Friday, September 05, 2008

Review: The Gum Thief

The Gum Thief seems like a novel Douglas Coupland made up on a whim after observing a couple of employees on a trip to Staples. Hmm, a novel about forty-something loser-ish guy and his twenty-something goth co-worker, that might be interesting. But get this -- instead of actually talking to each other, they communicate through letters filled with hilariously cynical observations about life. It's brilliant!

Funny that it actually kind of works. It's a crazy smoothie of a novel with a bit of everything in it. Mishmashed among the letters are a novel-within-a-novel, letters from Roger (the loser-ish guy)'s ex-wife and Bethany (the twenty-something)'s mom, and even some of Bethany's creative writing exercises: "Imagine you are a piece of toast being buttered..." It's a relief to find that Coupland's writing is still fresh and hilarious after 11 novels, and I ended up really liking these characters that seem so familiar I could swear I've met them somewhere before.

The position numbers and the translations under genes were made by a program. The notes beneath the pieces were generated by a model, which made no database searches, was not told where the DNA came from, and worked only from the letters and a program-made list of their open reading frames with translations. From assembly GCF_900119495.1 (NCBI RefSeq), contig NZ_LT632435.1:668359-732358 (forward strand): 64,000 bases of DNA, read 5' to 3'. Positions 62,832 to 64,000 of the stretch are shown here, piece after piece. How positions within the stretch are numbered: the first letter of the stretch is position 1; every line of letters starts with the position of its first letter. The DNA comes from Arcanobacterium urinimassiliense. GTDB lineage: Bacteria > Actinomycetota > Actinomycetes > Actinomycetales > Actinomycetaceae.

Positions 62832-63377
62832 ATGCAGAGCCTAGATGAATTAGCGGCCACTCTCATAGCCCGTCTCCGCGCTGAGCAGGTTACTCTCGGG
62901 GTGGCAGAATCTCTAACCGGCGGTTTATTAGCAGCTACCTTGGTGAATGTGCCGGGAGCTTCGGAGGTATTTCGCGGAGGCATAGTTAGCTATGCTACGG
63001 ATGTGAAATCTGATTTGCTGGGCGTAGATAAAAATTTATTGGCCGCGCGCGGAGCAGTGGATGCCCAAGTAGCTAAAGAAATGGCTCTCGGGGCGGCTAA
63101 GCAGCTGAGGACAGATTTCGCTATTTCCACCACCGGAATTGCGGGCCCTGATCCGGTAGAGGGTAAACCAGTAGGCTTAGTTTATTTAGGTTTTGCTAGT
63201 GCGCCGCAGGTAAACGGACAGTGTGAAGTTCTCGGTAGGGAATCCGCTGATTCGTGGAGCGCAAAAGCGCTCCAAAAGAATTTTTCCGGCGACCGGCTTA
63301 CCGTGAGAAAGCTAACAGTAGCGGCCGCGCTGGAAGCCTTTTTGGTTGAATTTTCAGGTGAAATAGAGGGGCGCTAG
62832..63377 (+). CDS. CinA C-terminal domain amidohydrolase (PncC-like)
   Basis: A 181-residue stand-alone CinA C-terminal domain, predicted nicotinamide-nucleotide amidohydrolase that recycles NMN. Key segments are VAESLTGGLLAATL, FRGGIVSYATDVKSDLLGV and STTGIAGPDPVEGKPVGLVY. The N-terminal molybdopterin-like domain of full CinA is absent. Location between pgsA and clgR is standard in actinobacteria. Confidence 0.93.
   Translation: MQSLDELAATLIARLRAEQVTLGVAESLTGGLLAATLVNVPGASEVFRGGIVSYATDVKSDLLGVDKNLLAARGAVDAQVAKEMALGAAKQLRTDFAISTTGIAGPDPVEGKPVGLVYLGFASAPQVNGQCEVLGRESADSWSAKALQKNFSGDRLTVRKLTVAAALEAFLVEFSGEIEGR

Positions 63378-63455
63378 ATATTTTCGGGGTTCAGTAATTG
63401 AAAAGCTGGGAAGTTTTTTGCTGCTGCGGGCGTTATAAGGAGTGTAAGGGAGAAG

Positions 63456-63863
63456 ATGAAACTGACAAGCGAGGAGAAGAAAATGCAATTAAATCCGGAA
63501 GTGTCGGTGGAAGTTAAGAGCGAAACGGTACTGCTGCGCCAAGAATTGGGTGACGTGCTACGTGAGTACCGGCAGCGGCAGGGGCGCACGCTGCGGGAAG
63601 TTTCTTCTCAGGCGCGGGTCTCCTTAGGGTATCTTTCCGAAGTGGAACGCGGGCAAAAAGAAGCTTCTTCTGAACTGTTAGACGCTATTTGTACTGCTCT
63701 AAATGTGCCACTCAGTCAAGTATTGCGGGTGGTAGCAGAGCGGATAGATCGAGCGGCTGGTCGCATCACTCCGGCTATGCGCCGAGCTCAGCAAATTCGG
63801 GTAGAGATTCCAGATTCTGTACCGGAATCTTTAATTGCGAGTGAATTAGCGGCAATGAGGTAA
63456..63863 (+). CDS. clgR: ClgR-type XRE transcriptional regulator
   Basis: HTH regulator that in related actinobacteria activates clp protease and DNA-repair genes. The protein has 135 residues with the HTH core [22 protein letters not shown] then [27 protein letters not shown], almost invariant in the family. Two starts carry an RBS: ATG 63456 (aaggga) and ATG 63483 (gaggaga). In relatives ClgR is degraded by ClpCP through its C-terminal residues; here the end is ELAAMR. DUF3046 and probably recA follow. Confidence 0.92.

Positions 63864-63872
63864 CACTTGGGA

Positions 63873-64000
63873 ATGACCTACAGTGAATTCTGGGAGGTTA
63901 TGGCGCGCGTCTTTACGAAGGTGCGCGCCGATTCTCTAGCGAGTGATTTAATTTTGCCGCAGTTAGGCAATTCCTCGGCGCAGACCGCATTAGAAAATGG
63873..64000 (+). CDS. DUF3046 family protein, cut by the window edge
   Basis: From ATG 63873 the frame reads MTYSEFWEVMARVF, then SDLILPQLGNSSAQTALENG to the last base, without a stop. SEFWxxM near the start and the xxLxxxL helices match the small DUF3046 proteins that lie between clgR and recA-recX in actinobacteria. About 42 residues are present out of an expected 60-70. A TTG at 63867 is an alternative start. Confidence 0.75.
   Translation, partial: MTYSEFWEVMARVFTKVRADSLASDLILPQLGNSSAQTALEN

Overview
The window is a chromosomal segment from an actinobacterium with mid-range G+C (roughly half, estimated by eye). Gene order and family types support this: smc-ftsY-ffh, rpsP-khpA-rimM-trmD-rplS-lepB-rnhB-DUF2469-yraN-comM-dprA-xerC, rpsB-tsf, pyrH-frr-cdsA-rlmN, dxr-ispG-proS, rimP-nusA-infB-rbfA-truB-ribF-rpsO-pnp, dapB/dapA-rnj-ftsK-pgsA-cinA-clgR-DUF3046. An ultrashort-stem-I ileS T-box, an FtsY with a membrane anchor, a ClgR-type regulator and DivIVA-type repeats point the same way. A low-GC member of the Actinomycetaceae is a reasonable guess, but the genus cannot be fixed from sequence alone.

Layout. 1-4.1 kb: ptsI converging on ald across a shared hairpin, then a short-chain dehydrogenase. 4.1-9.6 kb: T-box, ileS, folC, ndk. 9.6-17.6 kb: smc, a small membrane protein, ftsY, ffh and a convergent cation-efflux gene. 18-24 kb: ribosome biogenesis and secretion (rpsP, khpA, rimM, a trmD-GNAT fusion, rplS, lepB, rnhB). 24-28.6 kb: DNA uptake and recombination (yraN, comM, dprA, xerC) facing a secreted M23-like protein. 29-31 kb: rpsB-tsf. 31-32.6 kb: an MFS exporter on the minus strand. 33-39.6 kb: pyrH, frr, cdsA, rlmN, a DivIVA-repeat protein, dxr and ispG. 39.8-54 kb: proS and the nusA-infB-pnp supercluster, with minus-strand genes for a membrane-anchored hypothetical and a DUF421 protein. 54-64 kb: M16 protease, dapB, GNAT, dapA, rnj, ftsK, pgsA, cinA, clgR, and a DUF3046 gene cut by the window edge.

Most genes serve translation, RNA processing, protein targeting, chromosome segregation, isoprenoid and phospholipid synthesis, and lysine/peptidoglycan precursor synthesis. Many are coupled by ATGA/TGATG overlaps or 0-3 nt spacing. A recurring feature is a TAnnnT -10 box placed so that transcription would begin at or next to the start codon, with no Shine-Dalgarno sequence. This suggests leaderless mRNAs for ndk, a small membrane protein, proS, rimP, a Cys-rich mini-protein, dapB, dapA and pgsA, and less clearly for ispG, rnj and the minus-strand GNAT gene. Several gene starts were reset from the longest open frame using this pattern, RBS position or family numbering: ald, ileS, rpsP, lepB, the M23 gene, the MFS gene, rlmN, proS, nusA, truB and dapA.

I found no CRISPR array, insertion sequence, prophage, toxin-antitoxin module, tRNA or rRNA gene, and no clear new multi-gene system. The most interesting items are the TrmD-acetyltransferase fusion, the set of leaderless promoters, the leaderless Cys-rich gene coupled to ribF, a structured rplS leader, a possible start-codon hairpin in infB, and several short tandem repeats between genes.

Still, this is no Microserfs, Coupland's '90s masterpiece. The novel occasionally veers from cynicism into genuine bitterness, unlike 'Serfs. Especially depressing is Roger's novel-within-a-novel Glove Pond, which is such a downer that I'd recommend skipping those passages altogether. When you take away the sarcasm, The Gum Thief ends up being a poignant and somewhat bitter reflection on aging, the Gen X generation now all grown up and passing on wisdom to Gen Y.

I wouldn't start with this novel if you've never read Coupland, but for fans of his earlier work, there are enough surprises to make it worthwhile.

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